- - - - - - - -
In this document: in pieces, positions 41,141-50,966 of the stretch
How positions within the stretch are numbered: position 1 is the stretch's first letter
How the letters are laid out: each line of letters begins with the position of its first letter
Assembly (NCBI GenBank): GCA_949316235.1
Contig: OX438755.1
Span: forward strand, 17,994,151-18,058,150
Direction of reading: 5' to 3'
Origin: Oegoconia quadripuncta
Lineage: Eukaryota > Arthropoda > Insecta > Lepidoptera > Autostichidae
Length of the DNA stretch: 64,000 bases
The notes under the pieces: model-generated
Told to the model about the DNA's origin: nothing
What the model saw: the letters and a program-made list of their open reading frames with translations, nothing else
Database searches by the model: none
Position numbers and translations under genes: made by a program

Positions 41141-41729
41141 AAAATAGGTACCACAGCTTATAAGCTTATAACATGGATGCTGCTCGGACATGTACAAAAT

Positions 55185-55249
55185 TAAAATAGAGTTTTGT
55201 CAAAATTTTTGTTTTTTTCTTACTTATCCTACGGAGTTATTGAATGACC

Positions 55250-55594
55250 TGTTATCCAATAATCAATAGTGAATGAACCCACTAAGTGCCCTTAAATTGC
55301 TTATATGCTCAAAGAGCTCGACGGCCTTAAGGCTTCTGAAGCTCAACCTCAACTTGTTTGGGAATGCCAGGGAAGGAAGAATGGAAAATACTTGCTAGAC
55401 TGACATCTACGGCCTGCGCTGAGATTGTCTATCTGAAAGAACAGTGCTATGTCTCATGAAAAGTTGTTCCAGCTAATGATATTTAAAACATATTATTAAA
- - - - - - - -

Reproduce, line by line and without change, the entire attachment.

In this document: in pieces, positions 41,141-50,966 of the stretch
How positions within the stretch are numbered: position 1 is the stretch's first letter
How the letters are laid out: each line of letters begins with the position of its first letter
Assembly (NCBI GenBank): GCA_949316235.1
Contig: OX438755.1
Span: forward strand, 17,994,151-18,058,150
Direction of reading: 5' to 3'
Origin: Oegoconia quadripuncta
Lineage: Eukaryota > Arthropoda > Insecta > Lepidoptera > Autostichidae
Length of the DNA stretch: 64,000 bases
The notes under the pieces: model-generated
Told to the model about the DNA's origin: nothing
What the model saw: the letters and a program-made list of their open reading frames with translations, nothing else
Database searches by the model: none
Position numbers and translations under genes: made by a program

Positions 41141-41729
41141 AAAATAGGTACCACAGCTTATAAGCTTATAACATGGATGCTGCTCGGACATGTACAAAAT

Positions 55185-55249
55185 TAAAATAGAGTTTTGT
55201 CAAAATTTTTGTTTTTTTCTTACTTATCCTACGGAGTTATTGAATGACC

Positions 55250-55594
55250 TGTTATCCAATAATCAATAGTGAATGAACCCACTAAGTGCCCTTAAATTGC
55301 TTATATGCTCAAAGAGCTCGACGGCCTTAAGGCTTCTGAAGCTCAACCTCAACTTGTTTGGGAATGCCAGGGAAGGAAGAATGGAAAATACTTGCTAGAC
55401 TGACATCTACGGCCTGCGCTGAGATTGTCTATCTGAAAGAACAGTGCTATGTCTCATGAAAAGTTGTTCCAGCTAATGATATTTAAAACATATTATTAAA